Although I haven't had a chance to see the book myself yet, composer Michael Berkeley has what looks to be a fair appraisal and overview in The Guardian of what one might well expect from the long-awaited The Selected Letters of Michael Tippett, edited by Thomas Schuttenhelm and with a foreword by scholar David Mathews (Faber, 2005).

Berkley writes of one excerpt that it is "quintessential Michael Tippett as I remember him, articulating a profound thought but then, as though intellectually dyslexic, digging himself into an ever deeper and more impenetrable grave as he allowed his tongue and mind to wander over disparate ideas. You began in the Home Counties and within seconds appeared to be surveying a lunar landscape. Recording an interview with Tippett was an absolute nightmare because, for all his charm, he was almost impossible to edit. Seemingly unconnected ideas joined seamlessly together to defy even the sharpest razor blade."

Well indeed. Though that word "seemingly" is an important qualifier. Tippett was rather less articulate, but just as mercurial, when his pen was crafting words as he was when they were forming musical notation. But it is important not to be deceived by the apparently chaotic assemblage in either form. There is often profound communication going on, and in the case of the music, very elaborate structure .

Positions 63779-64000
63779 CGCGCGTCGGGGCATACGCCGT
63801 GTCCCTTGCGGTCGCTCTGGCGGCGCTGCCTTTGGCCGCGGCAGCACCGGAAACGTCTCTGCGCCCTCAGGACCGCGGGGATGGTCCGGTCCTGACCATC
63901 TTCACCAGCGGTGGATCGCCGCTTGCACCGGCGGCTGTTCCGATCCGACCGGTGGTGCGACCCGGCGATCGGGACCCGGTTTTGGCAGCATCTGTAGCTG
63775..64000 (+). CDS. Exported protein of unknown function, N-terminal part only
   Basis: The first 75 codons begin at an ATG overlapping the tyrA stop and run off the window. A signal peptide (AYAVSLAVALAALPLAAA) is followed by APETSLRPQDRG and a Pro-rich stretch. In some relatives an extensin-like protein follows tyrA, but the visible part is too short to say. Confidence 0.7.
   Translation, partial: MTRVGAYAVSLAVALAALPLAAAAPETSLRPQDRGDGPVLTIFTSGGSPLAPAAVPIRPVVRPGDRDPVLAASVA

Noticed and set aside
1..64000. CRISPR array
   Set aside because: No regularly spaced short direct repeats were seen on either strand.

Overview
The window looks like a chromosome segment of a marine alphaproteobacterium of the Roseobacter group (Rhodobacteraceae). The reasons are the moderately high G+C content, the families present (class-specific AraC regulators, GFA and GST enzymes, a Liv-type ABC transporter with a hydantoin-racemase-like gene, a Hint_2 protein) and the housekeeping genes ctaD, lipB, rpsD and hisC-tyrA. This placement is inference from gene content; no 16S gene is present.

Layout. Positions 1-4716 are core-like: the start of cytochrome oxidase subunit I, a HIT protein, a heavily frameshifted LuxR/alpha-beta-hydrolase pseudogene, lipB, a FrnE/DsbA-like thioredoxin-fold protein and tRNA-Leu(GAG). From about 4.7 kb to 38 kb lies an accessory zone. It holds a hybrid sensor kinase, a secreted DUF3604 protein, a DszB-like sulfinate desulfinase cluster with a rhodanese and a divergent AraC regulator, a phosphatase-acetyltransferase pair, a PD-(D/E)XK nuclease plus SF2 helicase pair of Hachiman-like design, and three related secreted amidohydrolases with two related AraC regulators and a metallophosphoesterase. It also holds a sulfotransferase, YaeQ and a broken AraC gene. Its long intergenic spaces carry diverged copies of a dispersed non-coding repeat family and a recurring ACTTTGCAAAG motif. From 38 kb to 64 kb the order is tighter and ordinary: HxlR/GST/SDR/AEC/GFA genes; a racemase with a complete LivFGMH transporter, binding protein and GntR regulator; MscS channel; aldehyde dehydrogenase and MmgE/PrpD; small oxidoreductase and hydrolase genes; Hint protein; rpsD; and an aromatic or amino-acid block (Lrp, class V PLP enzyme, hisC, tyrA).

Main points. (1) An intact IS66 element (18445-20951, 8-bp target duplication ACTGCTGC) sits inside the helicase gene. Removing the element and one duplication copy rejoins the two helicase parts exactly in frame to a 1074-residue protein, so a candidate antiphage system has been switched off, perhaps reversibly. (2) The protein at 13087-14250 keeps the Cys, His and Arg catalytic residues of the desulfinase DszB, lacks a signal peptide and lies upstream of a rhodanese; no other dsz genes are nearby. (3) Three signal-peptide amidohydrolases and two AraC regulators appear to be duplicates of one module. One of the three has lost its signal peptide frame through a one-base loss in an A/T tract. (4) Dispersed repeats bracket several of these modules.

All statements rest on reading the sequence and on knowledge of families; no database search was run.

This, of course, is Tippett's centenary year. Regrettably, because of other commitments, I've got to precious few performances so far. I hope to rectify that before 2005 is out. For it is terribly sad that this great and quixotic composer (and man) should have seemingly fallen out of critical favour so soon after his death in 1998, and it is to be hoped that the current attention augurs well for his future recognition.

Meanwhile, Ashgate Publishing are offering £35 off the £50 cover price of the collection Michael Tippett: Music and Literature, featuring Edward Venn, Arnold Whitall, Suzanne Cole and others. And although Amazon lists the Selected Letters as out on 15 September 2005, you can order a copy, for £23 (£2 off the r.r.p.) with free UK postage and packing, by going to or calling the Guardian book service on 0870 836 0875.

Some related recent articles from The Guardian are as follows
09.01.2005: Feature: Reaching the Tippett point
03.05.2005: Review: The Knot Garden, Linbury Studio, London